We’re excited to learn that the Motherlode blog from the New York Times is becoming Well Family
Motherlode has been one of our very favorite sites for parents since it launched in 2008. Managed by KJ Dell’Antonia and anchored by her weekly column, it offered solutions and advice for parents, as well as essays and stories from a diverse range of parents from all walks of life.
The Motherlode’s commitment to representing the full diversity of modern family configurations is part of the reason it’s evolving into Well Family. The very name “Motherlode” seemed to exclude half of all parents, as well as other caregivers who fit into the family context.
As KJ writes:
“Over the past few years, our vision of what it means to be a family has changed, and it has also become clear that the name Motherlode is more than a little at odds with the larger conversation, which includes mothers, fathers, step-parents, grandparents, children, siblings, friends, pets and every possible variation on family.”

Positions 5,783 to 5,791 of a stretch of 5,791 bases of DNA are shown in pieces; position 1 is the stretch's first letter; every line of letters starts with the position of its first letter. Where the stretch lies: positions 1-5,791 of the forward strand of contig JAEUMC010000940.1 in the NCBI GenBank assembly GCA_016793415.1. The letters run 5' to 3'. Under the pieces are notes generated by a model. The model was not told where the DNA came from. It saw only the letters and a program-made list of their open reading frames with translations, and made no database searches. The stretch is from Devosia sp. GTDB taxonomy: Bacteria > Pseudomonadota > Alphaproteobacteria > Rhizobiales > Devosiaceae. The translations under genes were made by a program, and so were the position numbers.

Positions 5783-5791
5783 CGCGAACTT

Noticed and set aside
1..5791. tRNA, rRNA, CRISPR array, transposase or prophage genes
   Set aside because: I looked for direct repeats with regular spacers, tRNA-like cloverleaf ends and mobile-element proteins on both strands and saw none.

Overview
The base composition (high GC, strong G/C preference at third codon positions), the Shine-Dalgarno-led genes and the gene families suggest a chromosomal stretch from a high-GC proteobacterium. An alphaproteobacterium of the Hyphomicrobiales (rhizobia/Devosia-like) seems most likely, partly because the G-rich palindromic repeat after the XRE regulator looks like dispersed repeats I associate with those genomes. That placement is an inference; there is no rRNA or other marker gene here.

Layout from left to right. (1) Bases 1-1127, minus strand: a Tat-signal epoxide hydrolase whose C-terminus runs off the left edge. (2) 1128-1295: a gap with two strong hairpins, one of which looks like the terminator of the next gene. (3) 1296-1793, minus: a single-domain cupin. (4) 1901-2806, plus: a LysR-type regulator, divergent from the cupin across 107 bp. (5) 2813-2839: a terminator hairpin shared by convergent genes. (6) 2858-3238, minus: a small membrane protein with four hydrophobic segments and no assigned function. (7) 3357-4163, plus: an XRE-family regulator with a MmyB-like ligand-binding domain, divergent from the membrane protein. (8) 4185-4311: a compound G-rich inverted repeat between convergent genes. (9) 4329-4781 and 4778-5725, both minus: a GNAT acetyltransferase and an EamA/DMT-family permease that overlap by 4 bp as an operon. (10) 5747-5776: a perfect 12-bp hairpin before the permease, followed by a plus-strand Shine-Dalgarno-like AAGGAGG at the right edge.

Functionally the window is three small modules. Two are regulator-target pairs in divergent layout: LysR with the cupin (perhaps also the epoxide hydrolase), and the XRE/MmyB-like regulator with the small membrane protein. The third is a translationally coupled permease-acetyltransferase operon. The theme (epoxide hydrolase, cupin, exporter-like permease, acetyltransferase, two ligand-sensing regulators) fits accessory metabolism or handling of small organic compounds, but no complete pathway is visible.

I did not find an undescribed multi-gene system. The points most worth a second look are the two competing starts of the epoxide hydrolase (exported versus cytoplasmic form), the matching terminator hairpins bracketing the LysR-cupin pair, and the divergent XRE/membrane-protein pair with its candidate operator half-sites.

Well Family will combine KJ’s weekly column with expanded coverage of parenting, childhood health and relationships “to help every family live well.” Regular contributions from past Motherlode writers will continue.
New features will include The Checkup, focused on healthy parenting and written by pediatrician Dr. Perri Klass. Ask Well will be expanded to include more topics important to families.
Of note, author Charles Duhigg (Smarter Better Faster and The Power of Habit) will offer advice on solving family challenges.
On Sunday, “Ties” will share the stories of the “diverse and often complicated connections that make up the modern family,” from writers including Frank Bruni, Ann Patchett, John Elder Robison, Deborah Tannen and more.
Finally, KJ writes:
“And as always, you’ll still find me in the comments, sharing the same conversations about family we’ve always had. The definition of family is continually expanding, and so are we.”
We’re stoked and look forward to reading Well Family and Ties as they continue to offer perspective and insight about family in the modern context for years ahead.